Cuomo attacks Trump plan for $100B capital gains tax cut
New York state will stop basing its capital gains tax on federal government regulations if President Donald Trump follows through on his proposed unilateral change in how the levy is determined, Governor Andrew Cuomo said.
Trump has said he wants to bypass Congress and order that the net profit on stock or property sales be calculated with the original purchase price adjusted for inflation. That would result in a smaller capital gain, and less tax liability. It would benefit those with incomes in the top 5 percent, and it would cost New York state about $500 million in revenue, the governor said. The U.S. would lose about $100 billion in tax revenue, he said.
New York is among 12 Democratic-leaning high-tax states already hurt the most by the tax cuts enacted by Trump and the Republican-led Congress late last year, Cuomo said. Those cuts, which reduced federal deductions for local and state real estate and income taxes, have hurt property values and home sales throughout the state, the governor said. This change, which would be done administratively without Congress, is probably illegal, Cuomo said.
“The Trump administration does not have the power to do it; it’s the province of Congress,” he said, vowing to decouple the state from the federal tax code as soon as the state legislature convenes in January. “We’re not giving the state another tax break and we’re not going to hurt the state of New York again.”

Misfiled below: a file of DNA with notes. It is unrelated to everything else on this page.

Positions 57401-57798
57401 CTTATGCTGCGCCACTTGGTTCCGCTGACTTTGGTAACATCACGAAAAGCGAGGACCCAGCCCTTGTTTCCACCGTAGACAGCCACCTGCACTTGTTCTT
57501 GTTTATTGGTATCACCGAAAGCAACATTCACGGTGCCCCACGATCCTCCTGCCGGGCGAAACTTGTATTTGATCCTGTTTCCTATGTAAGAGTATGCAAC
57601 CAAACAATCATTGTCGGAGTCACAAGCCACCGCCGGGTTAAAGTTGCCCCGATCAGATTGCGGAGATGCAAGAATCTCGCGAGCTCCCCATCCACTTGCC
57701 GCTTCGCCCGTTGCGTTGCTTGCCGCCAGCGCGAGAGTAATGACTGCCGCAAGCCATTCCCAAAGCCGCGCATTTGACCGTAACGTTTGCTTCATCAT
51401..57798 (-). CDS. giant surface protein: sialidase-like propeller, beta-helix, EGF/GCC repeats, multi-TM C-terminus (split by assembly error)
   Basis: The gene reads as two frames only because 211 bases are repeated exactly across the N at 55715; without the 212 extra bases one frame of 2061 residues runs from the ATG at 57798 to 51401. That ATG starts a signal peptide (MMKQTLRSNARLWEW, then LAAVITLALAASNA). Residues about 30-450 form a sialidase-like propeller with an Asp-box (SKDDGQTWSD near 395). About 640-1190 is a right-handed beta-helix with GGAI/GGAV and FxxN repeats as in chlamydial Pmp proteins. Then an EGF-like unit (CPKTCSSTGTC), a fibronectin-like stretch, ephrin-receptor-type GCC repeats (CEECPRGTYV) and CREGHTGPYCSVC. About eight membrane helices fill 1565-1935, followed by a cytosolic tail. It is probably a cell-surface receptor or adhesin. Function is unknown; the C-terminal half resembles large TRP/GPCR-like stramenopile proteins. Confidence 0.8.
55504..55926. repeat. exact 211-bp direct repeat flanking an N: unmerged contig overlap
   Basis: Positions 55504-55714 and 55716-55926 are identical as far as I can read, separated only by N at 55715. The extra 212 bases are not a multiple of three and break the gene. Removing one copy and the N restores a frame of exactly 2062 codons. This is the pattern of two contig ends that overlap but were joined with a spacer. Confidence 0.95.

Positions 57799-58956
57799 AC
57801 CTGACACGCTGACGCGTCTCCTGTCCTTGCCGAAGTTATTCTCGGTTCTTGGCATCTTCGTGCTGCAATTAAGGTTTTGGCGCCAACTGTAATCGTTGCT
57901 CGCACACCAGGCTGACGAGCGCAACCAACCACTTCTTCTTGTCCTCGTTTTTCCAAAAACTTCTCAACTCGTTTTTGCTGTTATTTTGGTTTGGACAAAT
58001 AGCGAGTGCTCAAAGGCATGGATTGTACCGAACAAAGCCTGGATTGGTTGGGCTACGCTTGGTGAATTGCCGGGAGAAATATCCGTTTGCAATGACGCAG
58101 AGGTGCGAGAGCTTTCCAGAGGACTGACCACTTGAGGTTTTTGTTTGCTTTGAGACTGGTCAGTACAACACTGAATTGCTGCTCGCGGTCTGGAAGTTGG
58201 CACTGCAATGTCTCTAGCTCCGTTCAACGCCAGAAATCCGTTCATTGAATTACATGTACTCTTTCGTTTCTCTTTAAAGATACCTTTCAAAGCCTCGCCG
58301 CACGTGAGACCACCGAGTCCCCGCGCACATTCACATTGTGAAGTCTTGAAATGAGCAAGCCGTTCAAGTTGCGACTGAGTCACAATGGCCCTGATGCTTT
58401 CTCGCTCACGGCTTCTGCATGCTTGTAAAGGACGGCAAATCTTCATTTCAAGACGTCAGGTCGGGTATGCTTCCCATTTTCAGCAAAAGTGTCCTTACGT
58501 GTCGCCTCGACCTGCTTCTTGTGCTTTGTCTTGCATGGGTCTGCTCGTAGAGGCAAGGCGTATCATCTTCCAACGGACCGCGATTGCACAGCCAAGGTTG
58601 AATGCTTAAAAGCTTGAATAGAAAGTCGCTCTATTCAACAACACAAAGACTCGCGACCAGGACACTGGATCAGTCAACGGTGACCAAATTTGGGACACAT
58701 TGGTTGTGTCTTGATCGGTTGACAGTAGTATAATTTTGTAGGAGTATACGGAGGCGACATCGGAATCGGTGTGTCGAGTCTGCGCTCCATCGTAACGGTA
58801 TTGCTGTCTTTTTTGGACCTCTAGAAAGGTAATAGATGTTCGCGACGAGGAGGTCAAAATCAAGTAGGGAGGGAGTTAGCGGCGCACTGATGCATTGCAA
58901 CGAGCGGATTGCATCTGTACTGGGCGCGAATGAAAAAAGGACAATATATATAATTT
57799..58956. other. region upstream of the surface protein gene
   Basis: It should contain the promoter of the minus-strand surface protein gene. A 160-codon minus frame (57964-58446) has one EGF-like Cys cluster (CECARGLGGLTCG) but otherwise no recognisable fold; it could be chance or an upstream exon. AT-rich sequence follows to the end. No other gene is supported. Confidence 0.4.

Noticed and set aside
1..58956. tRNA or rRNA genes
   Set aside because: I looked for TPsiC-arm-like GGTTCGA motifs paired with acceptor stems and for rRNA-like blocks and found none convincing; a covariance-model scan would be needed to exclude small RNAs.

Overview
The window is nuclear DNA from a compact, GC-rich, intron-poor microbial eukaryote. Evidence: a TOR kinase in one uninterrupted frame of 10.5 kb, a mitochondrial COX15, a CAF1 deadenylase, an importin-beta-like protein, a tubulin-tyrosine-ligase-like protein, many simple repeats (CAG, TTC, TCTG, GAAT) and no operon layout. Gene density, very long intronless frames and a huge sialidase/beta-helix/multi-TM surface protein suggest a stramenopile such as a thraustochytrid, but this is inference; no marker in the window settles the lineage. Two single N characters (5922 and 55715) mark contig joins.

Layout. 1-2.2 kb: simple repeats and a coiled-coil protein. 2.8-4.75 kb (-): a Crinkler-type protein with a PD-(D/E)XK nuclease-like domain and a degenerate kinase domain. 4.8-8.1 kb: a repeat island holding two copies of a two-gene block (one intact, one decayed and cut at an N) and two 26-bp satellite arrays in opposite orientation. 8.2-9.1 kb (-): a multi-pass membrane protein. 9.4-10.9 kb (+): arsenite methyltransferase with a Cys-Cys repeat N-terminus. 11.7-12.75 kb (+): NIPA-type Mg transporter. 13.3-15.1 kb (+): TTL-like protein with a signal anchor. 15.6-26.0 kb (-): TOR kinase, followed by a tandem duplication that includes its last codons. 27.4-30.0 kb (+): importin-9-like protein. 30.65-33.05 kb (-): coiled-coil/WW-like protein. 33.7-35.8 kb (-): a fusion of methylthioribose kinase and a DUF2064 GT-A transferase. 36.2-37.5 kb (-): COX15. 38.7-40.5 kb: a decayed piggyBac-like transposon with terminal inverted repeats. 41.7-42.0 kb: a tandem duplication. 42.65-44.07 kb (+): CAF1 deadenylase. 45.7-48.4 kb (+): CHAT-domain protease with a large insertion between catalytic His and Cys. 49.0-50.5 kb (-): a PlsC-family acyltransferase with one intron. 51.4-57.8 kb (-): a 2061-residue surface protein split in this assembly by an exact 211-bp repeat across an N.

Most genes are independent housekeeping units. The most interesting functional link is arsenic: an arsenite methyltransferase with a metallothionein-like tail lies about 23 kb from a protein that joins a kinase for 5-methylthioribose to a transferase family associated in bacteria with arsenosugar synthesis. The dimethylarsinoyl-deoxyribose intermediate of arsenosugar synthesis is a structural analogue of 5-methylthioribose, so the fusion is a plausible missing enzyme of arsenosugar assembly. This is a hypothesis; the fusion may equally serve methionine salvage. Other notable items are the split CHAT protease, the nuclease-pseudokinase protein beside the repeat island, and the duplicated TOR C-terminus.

The governor said the Trump proposal would be “a great boondoggle for the very rich” while being a “very significant hit on your existing state budget projections,” based on revenue assumptions that would lose half a billion dollars.
“The law is clear that Congress is supposed to make legislation regarding taxation and this is trying to get done by regulation that which they can’t get done by legislation,” Cuomo said. “It’s everything they accused President Obama of, right? That he was using regulatory ability and executive orders to bypass the legislative process. This is clearly in the province of Congress. They should go to the Congress and say ‘we want to redefine what is capital gains.’”
Earlier this year, New York decoupled a number of provisions from the federal tax code, becoming the first state to enact two workarounds to the $10,000 cap on federal deductions for state and local taxes. One of the measures created a state-operated charity to which taxpayers could donate instead of paying state income tax. Taxpayers could then deduct the donations from their federal taxes.